In January 2013, CK prepared the qualitative environmental assessment (Diagnóstico Ambiental Cualitativo) for the project, presented it to the Honduran Secretariat of the Environment and Natural Resources (SERNA), and requested an extension of its current license (renewed in 2012) to operate its facilities (textile plant and thermoelectric plant). SERNA oversees the company’s compliance with environmental and occupational health and safety regulations by means of a compliance report CK prepares and submits to it periodically. The most recent such report was submitted to the environmental authority in late January 2013.
The environmental impacts of the project over and above those associated with CK’s existing operations are expected to be relatively minor; primarily because the company’s current energy generation-related emissions are from fossil fuels, whereas the new project will generate cleaner energy from agricultural biomass, thus enabling the company to cut back on its greenhouse gas emissions. The boiler and auxiliary equipment will be installed at the company’s current facilities. The land used for biomass crop plantations is leased from the pertinent landowners. Consequently, the project will not involve acquiring land or impact natural or protected areas. CK has ISO 14001 certification for environmental management that is valid until 2016, having obtained the pertinent re-certification in 2012.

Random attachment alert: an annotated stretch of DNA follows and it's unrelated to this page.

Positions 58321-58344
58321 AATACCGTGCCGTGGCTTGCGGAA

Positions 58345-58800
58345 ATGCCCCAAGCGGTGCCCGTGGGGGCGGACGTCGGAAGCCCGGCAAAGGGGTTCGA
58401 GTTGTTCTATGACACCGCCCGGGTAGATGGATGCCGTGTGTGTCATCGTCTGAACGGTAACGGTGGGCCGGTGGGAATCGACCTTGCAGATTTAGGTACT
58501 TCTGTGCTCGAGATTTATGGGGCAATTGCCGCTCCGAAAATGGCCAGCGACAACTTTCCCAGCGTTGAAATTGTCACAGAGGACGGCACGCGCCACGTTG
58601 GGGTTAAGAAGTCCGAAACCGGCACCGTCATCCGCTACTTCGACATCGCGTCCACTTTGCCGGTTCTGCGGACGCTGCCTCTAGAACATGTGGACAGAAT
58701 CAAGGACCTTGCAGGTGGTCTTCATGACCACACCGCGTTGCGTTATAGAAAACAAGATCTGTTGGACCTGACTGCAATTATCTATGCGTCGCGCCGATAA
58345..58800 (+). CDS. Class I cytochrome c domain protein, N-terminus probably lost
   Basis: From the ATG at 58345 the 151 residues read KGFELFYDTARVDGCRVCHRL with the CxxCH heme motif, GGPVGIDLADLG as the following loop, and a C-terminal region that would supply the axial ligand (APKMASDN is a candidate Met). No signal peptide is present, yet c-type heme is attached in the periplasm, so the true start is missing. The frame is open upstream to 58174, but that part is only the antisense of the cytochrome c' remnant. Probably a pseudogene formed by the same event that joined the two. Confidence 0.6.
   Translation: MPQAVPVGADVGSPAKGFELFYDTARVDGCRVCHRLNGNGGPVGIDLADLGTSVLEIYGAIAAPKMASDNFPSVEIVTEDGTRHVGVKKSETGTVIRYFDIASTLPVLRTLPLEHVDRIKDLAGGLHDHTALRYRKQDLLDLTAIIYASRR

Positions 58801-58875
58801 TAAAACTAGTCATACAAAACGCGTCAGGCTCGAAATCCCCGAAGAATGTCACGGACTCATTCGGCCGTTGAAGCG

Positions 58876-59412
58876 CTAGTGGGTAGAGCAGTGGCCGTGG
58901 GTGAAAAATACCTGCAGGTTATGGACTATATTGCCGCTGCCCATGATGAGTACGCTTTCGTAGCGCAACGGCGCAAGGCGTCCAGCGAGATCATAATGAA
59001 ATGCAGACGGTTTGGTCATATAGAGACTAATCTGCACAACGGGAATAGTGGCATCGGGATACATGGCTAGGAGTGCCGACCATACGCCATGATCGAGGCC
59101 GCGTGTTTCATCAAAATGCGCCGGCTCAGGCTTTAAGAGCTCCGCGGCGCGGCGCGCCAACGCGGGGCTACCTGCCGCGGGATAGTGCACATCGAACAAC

Efficient Resource Management and Pollution Prevention: The combustion of biomass in the new boiler will generate air emissions consisting primarily of particulate matter (ash) and combustion gases. The project will employ equipment, such as cyclones and electrostatic precipitators, to control emissions of ash and combustion gases. At present, CK periodically monitors all its air emissions from fixed sources. The most recent monitoring tests were conducted in 2012 and confirm that the company’s emissions are in compliance with the applicable Honduran environmental regulations (regulations governing the control of emissions generated from fixed sources). Said regulations require companies to comply with air pollutant limits that become progressively stricter over time until, after a period of five years, companies achieve full compliance with the limits established under World Bank guidelines. During the project with the IIC, CK will continue its monitoring program to ensure that air emissions from the new biomass-fueled power generation facility and other fixed sources comply with Honduran environmental regulations and the emission limits for particulate matter, nitrogen oxides (NOx), and sulfur dioxide (SO2) set forth in World Bank/International Finance Company guidelines during the period established by the Honduran regulations governing the control of emissions generated from fixed sources.